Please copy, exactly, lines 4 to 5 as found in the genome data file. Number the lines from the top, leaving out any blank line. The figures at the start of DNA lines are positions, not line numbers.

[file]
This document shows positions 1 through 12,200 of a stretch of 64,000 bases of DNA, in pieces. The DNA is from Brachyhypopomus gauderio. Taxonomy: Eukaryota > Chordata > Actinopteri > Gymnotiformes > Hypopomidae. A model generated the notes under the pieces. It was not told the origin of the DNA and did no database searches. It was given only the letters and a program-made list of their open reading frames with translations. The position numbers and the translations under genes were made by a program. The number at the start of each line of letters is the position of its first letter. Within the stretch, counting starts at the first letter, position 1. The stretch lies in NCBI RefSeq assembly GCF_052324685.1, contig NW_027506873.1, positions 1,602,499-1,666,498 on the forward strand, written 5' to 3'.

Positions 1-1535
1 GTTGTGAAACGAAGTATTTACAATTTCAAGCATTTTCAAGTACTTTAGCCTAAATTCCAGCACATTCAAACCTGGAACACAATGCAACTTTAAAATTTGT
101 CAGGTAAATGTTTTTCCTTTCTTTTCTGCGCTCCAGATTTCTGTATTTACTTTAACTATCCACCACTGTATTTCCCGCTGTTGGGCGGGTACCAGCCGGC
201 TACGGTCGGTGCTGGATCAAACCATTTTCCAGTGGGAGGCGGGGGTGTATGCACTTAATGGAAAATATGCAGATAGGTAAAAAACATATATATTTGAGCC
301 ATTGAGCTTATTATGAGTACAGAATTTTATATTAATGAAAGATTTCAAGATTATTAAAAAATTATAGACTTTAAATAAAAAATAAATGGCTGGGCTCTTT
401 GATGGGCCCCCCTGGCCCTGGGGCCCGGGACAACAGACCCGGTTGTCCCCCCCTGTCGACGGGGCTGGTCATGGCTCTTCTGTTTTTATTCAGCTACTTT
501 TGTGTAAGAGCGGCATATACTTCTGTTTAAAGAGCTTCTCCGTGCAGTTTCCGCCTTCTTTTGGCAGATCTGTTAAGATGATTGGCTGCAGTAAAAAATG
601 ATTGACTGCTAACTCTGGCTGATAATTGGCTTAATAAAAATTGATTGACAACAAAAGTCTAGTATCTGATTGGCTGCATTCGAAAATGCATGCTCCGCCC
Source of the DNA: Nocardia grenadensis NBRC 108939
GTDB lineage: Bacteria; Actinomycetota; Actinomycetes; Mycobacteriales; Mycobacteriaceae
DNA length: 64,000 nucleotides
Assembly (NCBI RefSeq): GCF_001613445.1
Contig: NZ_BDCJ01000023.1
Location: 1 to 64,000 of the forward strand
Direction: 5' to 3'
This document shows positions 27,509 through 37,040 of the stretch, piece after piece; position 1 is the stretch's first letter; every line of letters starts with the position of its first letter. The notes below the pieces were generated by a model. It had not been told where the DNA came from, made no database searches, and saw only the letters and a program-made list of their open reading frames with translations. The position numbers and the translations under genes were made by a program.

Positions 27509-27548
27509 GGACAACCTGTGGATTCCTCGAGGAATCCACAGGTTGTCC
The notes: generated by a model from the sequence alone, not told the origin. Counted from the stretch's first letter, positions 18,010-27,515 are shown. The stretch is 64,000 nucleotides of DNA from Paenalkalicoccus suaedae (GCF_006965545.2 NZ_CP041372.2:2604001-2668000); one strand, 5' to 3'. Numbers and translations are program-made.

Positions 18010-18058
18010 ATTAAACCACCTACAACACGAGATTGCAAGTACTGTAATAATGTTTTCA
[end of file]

101 CAGGTAAATGTTTTTCCTTTCTTTTCTGCGCTCCAGATTTCTGTATTTACTTTAACTATCCACCACTGTATTTCCCGCTGTTGGGCGGGTACCAGCCGGC
201 TACGGTCGGTGCTGGATCAAACCATTTTCCAGTGGGAGGCGGGGGTGTATGCACTTAATGGAAAATATGCAGATAGGTAAAAAACATATATATTTGAGCC